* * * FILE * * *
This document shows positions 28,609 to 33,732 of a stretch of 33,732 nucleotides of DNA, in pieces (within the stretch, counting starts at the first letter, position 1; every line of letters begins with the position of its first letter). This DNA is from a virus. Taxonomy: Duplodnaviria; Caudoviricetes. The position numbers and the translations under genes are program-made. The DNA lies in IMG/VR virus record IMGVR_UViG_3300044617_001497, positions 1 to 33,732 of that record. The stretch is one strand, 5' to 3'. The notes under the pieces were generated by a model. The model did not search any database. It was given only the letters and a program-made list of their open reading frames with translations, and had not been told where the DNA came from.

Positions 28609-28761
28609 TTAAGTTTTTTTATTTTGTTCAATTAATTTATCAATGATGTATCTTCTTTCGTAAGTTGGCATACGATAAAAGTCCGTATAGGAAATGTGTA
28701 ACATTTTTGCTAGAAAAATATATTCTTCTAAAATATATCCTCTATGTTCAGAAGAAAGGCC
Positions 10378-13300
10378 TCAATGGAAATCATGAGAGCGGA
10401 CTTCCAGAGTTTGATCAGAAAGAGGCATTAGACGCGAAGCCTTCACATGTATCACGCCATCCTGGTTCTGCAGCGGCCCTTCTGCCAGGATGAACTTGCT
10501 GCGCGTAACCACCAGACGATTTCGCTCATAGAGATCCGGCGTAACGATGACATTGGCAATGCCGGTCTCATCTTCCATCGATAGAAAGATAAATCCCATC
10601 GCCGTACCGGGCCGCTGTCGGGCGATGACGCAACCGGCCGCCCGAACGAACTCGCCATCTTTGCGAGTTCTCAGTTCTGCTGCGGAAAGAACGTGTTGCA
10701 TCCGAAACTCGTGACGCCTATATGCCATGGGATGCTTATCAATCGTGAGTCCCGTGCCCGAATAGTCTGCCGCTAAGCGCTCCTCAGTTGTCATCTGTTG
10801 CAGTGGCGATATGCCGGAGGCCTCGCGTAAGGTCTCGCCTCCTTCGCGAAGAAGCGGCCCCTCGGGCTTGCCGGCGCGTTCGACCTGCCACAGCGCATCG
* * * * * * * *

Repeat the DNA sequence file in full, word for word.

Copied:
This document shows positions 28,609 to 33,732 of a stretch of 33,732 nucleotides of DNA, in pieces (within the stretch, counting starts at the first letter, position 1; every line of letters begins with the position of its first letter). This DNA is from a virus. Taxonomy: Duplodnaviria; Caudoviricetes. The position numbers and the translations under genes are program-made. The DNA lies in IMG/VR virus record IMGVR_UViG_3300044617_001497, positions 1 to 33,732 of that record. The stretch is one strand, 5' to 3'. The notes under the pieces were generated by a model. The model did not search any database. It was given only the letters and a program-made list of their open reading frames with translations, and had not been told where the DNA came from.

Positions 28609-28761
28609 TTAAGTTTTTTTATTTTGTTCAATTAATTTATCAATGATGTATCTTCTTTCGTAAGTTGGCATACGATAAAAGTCCGTATAGGAAATGTGTA
28701 ACATTTTTGCTAGAAAAATATATTCTTCTAAAATATATCCTCTATGTTCAGAAGAAAGGCC
Positions 10378-13300
10378 TCAATGGAAATCATGAGAGCGGA
10401 CTTCCAGAGTTTGATCAGAAAGAGGCATTAGACGCGAAGCCTTCACATGTATCACGCCATCCTGGTTCTGCAGCGGCCCTTCTGCCAGGATGAACTTGCT
10501 GCGCGTAACCACCAGACGATTTCGCTCATAGAGATCCGGCGTAACGATGACATTGGCAATGCCGGTCTCATCTTCCATCGATAGAAAGATAAATCCCATC
10601 GCCGTACCGGGCCGCTGTCGGGCGATGACGCAACCGGCCGCCCGAACGAACTCGCCATCTTTGCGAGTTCTCAGTTCTGCTGCGGAAAGAACGTGTTGCA
10701 TCCGAAACTCGTGACGCCTATATGCCATGGGATGCTTATCAATCGTGAGTCCCGTGCCCGAATAGTCTGCCGCTAAGCGCTCCTCAGTTGTCATCTGTTG
10801 CAGTGGCGATATGCCGGAGGCCTCGCGTAAGGTCTCGCCTCCTTCGCGAAGAAGCGGCCCCTCGGGCTTGCCGGCGCGTTCGACCTGCCACAGCGCATCG